Fixing cracks, scratches, and chinks in fiberglass is a pretty easy process which often doesn’t work out too well. It should be simple, right? Just mix the resin and hardener, add a little pigment, and smear it on. Well… sort of. If you have something you need to fix on your boat, give this a quick read-through before you get started – it could make the difference between a clean looking repair job, and making your boat look worse than it did when you got started.
One big mistake people make is doing the repair in the evening, after work. This is a bad move because as the sun goes down the temperature changes rapidly; that changes the rate at which the gel coat hardens. You can end up with a dry outside but a gooey inside, which never really sets properly.
Another bad move is adding the hardener to the gel coat before mixing in the pigment. It can take a few tries to get the color match right, and if you add the hardener first, it’ll become tougher and tougher to thoroughly mix while you add the pigment.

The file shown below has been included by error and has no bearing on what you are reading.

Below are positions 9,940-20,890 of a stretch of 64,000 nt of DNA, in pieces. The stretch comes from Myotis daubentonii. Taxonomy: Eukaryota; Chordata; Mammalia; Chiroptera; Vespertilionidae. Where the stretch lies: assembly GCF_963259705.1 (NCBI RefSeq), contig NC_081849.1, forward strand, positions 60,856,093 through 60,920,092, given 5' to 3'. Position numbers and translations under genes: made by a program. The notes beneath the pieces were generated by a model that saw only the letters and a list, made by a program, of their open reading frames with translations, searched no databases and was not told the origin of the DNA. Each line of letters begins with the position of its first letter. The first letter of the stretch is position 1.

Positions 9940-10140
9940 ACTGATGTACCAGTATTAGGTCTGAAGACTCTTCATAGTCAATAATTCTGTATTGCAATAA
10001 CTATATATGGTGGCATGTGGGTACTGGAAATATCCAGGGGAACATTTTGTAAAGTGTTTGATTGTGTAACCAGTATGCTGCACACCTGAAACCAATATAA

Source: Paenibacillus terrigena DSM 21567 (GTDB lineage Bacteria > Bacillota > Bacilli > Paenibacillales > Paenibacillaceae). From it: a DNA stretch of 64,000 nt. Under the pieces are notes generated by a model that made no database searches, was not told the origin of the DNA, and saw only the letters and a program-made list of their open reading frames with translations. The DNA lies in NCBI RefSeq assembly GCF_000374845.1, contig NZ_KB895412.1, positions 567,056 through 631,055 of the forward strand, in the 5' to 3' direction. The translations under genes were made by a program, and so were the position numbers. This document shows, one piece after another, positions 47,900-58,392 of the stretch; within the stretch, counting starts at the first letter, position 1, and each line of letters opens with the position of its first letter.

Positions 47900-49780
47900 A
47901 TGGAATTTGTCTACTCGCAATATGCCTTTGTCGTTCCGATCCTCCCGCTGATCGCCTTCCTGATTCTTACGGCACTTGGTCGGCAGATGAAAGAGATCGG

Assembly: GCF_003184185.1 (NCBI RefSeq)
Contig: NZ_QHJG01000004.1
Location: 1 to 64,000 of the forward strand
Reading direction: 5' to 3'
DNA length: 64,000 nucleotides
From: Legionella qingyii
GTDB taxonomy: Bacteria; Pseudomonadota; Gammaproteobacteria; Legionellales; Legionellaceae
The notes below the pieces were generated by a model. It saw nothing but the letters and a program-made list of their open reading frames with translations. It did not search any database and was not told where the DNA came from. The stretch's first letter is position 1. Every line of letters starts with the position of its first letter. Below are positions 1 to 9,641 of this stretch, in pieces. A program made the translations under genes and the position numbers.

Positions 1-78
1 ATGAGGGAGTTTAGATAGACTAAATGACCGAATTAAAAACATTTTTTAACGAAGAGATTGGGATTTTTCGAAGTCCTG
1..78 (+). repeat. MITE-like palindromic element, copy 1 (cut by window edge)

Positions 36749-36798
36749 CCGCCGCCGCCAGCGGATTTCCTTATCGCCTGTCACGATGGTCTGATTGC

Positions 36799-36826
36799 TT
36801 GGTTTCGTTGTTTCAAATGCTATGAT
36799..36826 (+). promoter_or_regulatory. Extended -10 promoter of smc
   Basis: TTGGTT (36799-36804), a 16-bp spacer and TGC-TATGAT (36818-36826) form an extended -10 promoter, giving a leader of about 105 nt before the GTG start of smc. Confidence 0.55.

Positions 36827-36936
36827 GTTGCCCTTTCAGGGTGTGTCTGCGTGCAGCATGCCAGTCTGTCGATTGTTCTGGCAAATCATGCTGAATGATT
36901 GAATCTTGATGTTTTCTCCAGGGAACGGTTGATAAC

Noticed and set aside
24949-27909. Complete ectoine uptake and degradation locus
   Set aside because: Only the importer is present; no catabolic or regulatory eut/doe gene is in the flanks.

Botching the job also happens when people put on the gel coat, and leave it completely exposed to the air. Gel coat hardens more uniformly if you cover the repair with plastic wrap or a similar film, as it dries.
Another gel coat no-no is painting it on with a brush. Sometimes this works out okay, but other times the brush strokes remain in the finished product. Generally speaking, a plastic resin spreader works best.
When filling cracks in a horizontal surface, never walk away from the job before it has a chance to soak in. Deck cracks, in particular, may swallow up gel coat before it has a chance to harden. Whenever you’r working on a horizontal surface give it a check every 15 minutes, for the first hour or two, and add more gel coat as necessary. Follow the manufacturer’s instructions and look out for these common mistakes, and your gel coat repair should come out just fine. Fail to do so, and you might regret you started this project in the first place.